My View: I see the USA missing the Cup playoffs but playing much better on day 2 and winning the bowl.

London 7s:
The series title all but belongs to Fiji – barring a collapse of epic proportions. Should that collapse occur, South Africa and New Zealand are in position to try and win it. With Kenya winning in Singapore and Samoa winning Paris, not to mention the improved play of France and Argentina, the lower ranked teams are out not to be dismissed. There are no easy games and anyone can win any game.

Here are our pool previews:

Pool A:
South Africa
Samoa
USA
Canada

South Africa should win this group but they will face a stern challenge from Samoa. The Samoans have been playing better in the last two tournaments and, as has been mentioned, just won in Paris. It will be a dog fight to win the pool. The USA will struggle to make the Cup quarters based on their recent performances and the top teams in the pool. Canada once again are in a tough pool and their poor form seems to lead to the likelihood they will finish last.

Pool B:
Fiji
England
Australia
Wales

Fiji will do what is necessary to secure the title and dig deep to win this group. England has struggled all season but it appears that home field advantage makes a difference to good sides if France are anything to go by, so we expect them to upset the Aussies and claim second.  This leaves Australia to disappointingly finish third with Wales coming in last.

Pool C:
France
Kenya
Scotland
Portugal

The France have hit a rich vein form and have made the top 4 in the last two tournaments. Kenya is likely to perform well enough to win second and maybe surprise some in knockout play. Scotland have finished third in pool play and gone on to play well in the knockout the rounds in the last two tournaments and it will be same story this time. That leaves Portugal to be fourth as they just in a tough group.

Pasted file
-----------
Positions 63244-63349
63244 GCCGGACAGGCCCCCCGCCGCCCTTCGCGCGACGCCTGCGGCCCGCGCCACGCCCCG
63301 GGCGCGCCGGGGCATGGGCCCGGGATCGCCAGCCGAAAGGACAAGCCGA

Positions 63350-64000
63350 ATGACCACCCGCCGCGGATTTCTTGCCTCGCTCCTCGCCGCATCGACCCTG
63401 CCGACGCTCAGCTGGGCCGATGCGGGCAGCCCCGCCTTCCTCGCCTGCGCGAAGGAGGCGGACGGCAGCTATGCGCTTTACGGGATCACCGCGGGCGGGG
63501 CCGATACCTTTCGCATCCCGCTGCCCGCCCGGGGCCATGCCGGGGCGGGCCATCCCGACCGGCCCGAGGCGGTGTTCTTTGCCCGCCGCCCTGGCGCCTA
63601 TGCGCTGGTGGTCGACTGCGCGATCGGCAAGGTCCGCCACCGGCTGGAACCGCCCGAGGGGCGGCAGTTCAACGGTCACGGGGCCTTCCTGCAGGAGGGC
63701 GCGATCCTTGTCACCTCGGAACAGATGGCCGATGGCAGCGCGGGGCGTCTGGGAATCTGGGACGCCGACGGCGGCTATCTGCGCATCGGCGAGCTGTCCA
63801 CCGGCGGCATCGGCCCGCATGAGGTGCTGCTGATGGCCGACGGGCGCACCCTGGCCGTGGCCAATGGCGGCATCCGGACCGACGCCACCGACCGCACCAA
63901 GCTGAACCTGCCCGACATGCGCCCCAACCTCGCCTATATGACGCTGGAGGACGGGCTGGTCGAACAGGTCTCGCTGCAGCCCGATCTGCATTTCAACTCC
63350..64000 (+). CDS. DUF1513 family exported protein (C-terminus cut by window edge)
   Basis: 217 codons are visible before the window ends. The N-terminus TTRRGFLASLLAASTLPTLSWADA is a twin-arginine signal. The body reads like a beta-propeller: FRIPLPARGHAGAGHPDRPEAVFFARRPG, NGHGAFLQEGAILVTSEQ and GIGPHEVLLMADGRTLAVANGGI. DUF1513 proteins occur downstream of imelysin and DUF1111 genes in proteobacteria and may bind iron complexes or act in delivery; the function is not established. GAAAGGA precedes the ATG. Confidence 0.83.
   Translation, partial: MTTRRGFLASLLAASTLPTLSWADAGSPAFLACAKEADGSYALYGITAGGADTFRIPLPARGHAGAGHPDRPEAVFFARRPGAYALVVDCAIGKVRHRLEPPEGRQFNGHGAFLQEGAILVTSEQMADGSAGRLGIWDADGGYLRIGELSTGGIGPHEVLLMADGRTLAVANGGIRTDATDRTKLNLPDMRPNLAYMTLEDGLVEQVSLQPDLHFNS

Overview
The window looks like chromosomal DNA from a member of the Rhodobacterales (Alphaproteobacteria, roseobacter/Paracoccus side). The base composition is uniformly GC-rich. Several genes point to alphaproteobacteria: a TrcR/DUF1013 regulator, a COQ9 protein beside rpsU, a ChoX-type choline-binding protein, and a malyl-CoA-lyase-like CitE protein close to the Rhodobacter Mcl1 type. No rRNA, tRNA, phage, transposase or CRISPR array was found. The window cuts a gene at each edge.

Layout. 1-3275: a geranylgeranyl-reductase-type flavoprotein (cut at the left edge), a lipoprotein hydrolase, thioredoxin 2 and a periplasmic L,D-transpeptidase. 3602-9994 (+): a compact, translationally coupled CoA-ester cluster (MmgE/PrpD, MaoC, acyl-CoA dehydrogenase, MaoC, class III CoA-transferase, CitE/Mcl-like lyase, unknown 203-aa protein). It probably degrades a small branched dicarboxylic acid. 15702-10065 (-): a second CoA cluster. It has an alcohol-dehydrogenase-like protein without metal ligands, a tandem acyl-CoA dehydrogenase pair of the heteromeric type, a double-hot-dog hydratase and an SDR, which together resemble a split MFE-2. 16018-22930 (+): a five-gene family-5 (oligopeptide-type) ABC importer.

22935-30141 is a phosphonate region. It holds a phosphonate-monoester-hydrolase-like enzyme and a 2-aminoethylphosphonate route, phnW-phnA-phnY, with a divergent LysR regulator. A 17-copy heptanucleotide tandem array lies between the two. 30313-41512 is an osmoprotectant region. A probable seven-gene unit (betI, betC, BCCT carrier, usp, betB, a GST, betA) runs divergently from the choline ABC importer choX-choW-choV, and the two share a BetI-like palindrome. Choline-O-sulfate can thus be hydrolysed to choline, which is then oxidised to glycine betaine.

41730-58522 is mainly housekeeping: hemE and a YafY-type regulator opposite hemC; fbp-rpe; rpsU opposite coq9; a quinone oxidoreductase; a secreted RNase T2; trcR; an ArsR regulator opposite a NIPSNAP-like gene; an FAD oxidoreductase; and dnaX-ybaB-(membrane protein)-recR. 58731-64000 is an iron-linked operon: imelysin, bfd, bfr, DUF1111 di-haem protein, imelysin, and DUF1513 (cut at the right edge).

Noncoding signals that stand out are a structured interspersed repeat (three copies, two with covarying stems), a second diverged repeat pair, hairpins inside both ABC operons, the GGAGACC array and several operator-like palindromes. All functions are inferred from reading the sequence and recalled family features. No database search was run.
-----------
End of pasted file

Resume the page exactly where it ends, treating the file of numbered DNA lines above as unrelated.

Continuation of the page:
Pool D:
New Zealand
Argentina
Russia
Brazil

New Zealand will top this group but based on recent form they will be challenged by Argentina. The Argies have had some good tournaments, especially the last two rounds of play. The two sides will definitely finish top of the pool while Russia will come in the third as their form makes them much better than Brazil who will be last.

A live stream will be provided to viewers who want to watch the action on World Rugby’s website. And now, here are our predictions for playoffs and the team that wins promotion to core status will be.

Cup: England
Second:
New Zealand
Third: South Africa
Plate: Australia
Bowl: USA
Shield: Wales

That is it for now. Feel free to comment below, look for and “Like” our Facebook Rugby Wrap Up Page and follow us on Twitter@: RugbyWrapUp, Junoir Blaber, James Harrington, Jake Frechette, Scheenagh Harrington, Ronan Nelson and Declan Yeats, respectively

And as always, stay low and keep pumping those legs.

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About Junoir Blaber 868 Articles
Born in Osu, Accra, Ghana, West Africa, Junoir Blaber is a rare commodity; while most Ghanians eat, sleep and dream Soccer (football), Junoir is all about Rugby. A self-proclaimed Rugbyologist, he has been involved in Rugby as a ref, coach, administrator and player since Columbus discovered Ohio. His useful/trivial rugby knowledge qualify Blaber as RWU's Senior Correspondent & known in rugby circles as The Rugby Rain Man. He can also be found moonlighting for our American partners at MeetTheMatts.com.